“We tell them not to be heroes,” says Tom Maguire, Senior Vice President of Wireline Operations for Verizon, gesturing to temporary hires learning to climb 18-foot telephone poles in a green stretch of woods in Leesburg, Virginia.
The students, decked out in fluorescent green Verizon ponchos and company-provided steel-toed boots, are training to do the work of nearly 40,000 striking staff who walked off the job more than a month ago. They are replacement workers, known in the labor movement as "scabs," and those who have a fear of heights or lack the strength to lift 70-lb ladders in the field will be re-assigned to call center duty or other tasks.
Foxes, raccoons and deer sometimes wander through the grassy training area, equipped with state-of-the-art lightning detection technology for foul-weather classes, and cooling tents and anti-mosquito precautions for the summer.
After instruction lasting approximately a week, depending on their assignments, the workers deploy to cities and towns from New York and Massachusetts to Virginia. Their job will be to cross picket lines and supply Verizon with replacement labor, part of a sophisticated corporate operation to withstand the largest strike America has seen in a half-decade.
Strikes are a rarity these days, and the number of unionized private workforces has dwindled, meaning the Verizon action is a bellwether for the labor movement. It is being closely watched by unions and corporate America alike.
Now in its second month, the outcome of the action remains uncertain — on Tuesday, Secretary of Labor Thomas Perez said he had met with both parties and will "facilitate conversations" to help strike a deal — but the telecom heavyweight is working hard to show it has the resources to break a strike, even one of this size and duration.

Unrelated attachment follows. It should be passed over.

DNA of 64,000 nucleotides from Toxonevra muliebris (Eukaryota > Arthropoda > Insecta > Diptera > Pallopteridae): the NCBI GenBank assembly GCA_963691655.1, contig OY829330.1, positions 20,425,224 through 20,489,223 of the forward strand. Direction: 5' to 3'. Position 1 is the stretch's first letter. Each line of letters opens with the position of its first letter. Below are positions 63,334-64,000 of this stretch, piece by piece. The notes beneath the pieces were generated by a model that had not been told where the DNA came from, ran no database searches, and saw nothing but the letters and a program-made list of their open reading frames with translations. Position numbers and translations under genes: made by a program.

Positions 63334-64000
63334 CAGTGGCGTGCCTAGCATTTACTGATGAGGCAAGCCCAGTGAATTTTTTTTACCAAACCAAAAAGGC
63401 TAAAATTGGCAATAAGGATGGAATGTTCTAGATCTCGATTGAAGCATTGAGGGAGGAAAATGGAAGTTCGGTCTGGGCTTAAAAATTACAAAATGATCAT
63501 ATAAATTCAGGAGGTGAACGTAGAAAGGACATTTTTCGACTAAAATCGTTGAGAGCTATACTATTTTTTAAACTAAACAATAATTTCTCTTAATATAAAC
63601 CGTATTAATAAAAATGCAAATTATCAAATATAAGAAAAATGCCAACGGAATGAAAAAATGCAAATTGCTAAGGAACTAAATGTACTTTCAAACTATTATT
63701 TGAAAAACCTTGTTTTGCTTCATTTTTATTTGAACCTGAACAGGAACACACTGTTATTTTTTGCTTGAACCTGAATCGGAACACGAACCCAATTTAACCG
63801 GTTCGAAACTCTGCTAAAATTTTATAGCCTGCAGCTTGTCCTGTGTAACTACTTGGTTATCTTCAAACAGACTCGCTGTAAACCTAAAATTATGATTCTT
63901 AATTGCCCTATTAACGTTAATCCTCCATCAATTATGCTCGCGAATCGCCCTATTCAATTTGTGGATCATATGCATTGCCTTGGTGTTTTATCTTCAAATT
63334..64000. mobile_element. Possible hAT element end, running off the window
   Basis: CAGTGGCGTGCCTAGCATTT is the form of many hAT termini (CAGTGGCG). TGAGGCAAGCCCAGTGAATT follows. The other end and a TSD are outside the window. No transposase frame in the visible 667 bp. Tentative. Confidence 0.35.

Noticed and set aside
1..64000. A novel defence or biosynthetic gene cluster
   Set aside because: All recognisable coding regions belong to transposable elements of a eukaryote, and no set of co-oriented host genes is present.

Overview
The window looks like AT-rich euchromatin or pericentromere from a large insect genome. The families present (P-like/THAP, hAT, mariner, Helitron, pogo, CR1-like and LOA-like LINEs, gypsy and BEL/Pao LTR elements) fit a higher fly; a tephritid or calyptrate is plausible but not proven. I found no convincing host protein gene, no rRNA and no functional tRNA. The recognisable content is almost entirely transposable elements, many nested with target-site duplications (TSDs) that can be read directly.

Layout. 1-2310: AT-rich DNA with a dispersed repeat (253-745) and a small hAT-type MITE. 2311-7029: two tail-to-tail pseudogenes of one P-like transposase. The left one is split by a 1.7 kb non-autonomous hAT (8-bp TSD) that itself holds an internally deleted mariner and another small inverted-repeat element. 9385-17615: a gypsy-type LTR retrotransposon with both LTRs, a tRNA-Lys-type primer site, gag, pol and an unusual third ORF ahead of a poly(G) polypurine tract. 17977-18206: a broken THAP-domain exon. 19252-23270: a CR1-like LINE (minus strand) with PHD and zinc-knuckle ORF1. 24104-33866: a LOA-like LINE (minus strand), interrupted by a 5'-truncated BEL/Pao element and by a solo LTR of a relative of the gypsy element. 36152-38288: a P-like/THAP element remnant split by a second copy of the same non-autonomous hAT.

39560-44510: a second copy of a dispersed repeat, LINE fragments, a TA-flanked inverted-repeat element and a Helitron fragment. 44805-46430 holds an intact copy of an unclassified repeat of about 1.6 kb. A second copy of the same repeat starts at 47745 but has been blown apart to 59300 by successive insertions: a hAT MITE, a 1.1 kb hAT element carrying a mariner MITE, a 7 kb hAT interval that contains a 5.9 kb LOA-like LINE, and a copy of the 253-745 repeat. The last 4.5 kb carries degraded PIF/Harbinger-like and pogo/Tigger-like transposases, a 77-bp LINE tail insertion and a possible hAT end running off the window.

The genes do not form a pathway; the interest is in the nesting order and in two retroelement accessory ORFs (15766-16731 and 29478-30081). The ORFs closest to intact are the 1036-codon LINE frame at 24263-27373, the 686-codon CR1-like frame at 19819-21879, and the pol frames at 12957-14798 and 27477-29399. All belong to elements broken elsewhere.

The facility in Leesburg is proof of that investment and highlights the current corporate approach to battling organized labor: an all-inclusive spring break in the woods for mid-level management and picket-crossers to learn skills and hobnob (face-time with Senior Vice Presidents included), far removed from the front-lines of workplaces and the strikers themselves.
It's a strategy made possible by a 1930's-era Supreme Court decision that allowed companies to permanently replace striking workers (technically not firing or discriminating against them) and used extensively in recent decades to bust unions and dismantle worker power. But the Communications Workers of America (CWA) and International Brotherhood of Electrical Workers (IBEW), who represent the strikers, are currently holding strong.
“While 40,000 striking workers are fighting to save good, middle-class jobs, Verizon is sending untrained and unqualified replacement workers to perform highly technical tasks in homes, businesses and communities along the East Coast," said Bob Master, Assistant to the Vice President of CWA District 1. "We have received dozens of reports of delays, botched repairs, and dangerous behavior from Verizon’s replacement workforce."
Despite criticism from Democratic presidential candidates Bernie Sanders and Hillary Clinton — and from some customers and union allies — Verizon proudly gives out guided tours of their methods for strike-breaking. Taking out full-page ads in major newspapers, the company is anything but shy about its approach.
Heroes and Scabs
Housed in the 973-room National Conference Center, Verizon's training camp in Leesburg takes up about 700 rooms and is equipped to operate year-round, to train temporary workers for emergency events ranging from strikes to hurricanes and terrorist attacks.
As he gives the lay of the land, Maguire speaks sympathetically of the workers he is actively replacing. The union members are striking over proposed cuts to healthcare and pension benefits, increased off-shoring and out-of-state re-location of workers.
“They’re fighting to change the conditions of their jobs,” Maguire says. “They’re little league coaches, volunteer firemen, deacons in their churches, moms who help out. Most of them just want to come back and earn a living.”